A Single Session of Attentional Bias Modification Reduces Alcohol Craving and Implicit Measures of Alcohol Bias in Young Adult Drinkers

Peter Luehring-Jones, Courtney Louis, Tracy A. Dennis-Tiwary, Joel Erblich

Research output: Contribution to journalArticlepeer-review

18 Scopus citations

Abstract

Background: Attentional bias modification (ABM) techniques for reducing problematic alcohol consumption hold promise as highly accessible and cost-effective treatment approaches. A growing body of literature has examined ABM as a potentially efficacious intervention for reducing drinking and drinking-related cognitions in alcohol-dependent individuals as well as those at-risk of developing problem drinking habits. Methods: This study tested the effectiveness of a single session of visual probe-based ABM training in a cohort of 60 non-treatment-seeking young adult drinkers, with a focus on examining mechanisms underlying training efficacy. Participants were randomly assigned to a single session of active ABM training or a sham training condition in a laboratory setting. Measures of implicit drinking-related cognitions (alcohol Stroop and an Implicit Association Task) and attentional bias (AB; alcohol visual probe) were administered, and subjective alcohol craving was reported in response to in vivo alcohol cues. Results: Results showed that active ABM training, relative to sham, resulted in significant differences in measures of implicit alcohol-related cognition, alcohol-related AB, and self-reports of alcohol craving. Mediation analysis showed that reductions in craving were fully mediated by ABM-related reductions in alcohol-Stroop interference scores, suggesting a previously undocumented relationship between the 2 measures. Conclusions: Results document the efficacy of brief ABM to reduce both implicit and explicit processes related to drinking, and highlight the potential intervention-relevance of alcohol-related implicit cognitions in social drinkers.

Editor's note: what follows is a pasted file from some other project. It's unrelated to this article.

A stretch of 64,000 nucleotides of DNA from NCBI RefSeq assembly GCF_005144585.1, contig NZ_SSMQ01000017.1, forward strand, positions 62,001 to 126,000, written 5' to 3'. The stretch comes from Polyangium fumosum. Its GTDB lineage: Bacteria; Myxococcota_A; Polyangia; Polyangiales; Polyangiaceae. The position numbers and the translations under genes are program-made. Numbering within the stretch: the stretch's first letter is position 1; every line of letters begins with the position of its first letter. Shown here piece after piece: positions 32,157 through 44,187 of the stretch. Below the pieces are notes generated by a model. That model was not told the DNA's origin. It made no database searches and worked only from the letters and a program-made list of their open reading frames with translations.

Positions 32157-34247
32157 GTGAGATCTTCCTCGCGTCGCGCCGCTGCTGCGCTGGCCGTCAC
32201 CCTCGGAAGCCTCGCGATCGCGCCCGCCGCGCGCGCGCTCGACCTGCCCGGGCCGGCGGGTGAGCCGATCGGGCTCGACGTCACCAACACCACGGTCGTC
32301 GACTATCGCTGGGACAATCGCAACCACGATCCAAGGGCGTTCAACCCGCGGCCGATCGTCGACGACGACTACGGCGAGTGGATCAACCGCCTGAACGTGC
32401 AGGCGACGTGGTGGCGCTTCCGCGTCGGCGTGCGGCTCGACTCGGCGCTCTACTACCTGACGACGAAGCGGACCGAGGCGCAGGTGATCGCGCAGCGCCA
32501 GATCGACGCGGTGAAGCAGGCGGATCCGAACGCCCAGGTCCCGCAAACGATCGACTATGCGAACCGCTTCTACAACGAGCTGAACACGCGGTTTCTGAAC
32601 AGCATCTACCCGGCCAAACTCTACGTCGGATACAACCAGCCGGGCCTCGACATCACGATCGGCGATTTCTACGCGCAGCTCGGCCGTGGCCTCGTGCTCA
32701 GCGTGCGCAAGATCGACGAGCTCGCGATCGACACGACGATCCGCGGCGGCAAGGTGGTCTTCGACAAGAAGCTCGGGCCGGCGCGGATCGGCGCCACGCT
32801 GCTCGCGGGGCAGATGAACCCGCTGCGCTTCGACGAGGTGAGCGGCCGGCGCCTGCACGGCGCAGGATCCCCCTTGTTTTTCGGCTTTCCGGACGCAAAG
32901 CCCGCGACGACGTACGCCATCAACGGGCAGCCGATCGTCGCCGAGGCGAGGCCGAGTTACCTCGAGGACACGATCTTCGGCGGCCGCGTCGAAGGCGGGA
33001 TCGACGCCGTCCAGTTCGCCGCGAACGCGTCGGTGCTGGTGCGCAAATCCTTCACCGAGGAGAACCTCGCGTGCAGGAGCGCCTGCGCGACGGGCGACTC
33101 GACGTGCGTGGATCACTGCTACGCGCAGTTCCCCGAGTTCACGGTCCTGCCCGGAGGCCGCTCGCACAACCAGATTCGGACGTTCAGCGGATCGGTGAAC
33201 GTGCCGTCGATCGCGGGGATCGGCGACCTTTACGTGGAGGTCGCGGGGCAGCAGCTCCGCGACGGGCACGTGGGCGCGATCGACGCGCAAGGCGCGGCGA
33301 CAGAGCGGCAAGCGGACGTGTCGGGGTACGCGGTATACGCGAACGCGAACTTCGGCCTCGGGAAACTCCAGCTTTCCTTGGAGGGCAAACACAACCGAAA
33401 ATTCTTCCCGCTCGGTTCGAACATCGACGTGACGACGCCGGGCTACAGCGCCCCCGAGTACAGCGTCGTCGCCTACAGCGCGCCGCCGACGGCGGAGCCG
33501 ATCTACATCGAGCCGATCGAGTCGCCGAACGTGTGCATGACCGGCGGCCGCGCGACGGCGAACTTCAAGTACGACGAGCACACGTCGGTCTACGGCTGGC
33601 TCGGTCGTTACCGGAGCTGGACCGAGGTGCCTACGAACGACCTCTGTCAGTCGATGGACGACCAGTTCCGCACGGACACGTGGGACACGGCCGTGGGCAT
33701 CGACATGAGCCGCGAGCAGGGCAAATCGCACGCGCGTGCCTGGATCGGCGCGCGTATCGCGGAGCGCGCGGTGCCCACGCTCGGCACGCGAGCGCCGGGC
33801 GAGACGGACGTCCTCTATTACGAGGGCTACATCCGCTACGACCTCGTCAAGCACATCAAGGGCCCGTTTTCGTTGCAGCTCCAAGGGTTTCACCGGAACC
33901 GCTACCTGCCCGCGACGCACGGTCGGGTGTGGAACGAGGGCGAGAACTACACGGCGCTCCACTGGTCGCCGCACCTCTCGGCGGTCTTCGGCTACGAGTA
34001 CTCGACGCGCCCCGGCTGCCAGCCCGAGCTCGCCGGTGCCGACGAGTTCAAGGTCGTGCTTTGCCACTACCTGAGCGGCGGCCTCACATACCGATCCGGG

Original languageEnglish
Pages (from-to)2207-2216
Number of pages10
JournalAlcoholism: Clinical and Experimental Research
Volume41
Issue number12
DOIs
StatePublished - Dec 2017

Keywords

  • Alcohol
  • Attentional Bias Modification
  • Cue-Induced Craving
  • Visual Probe
  • Young Adult Drinkers

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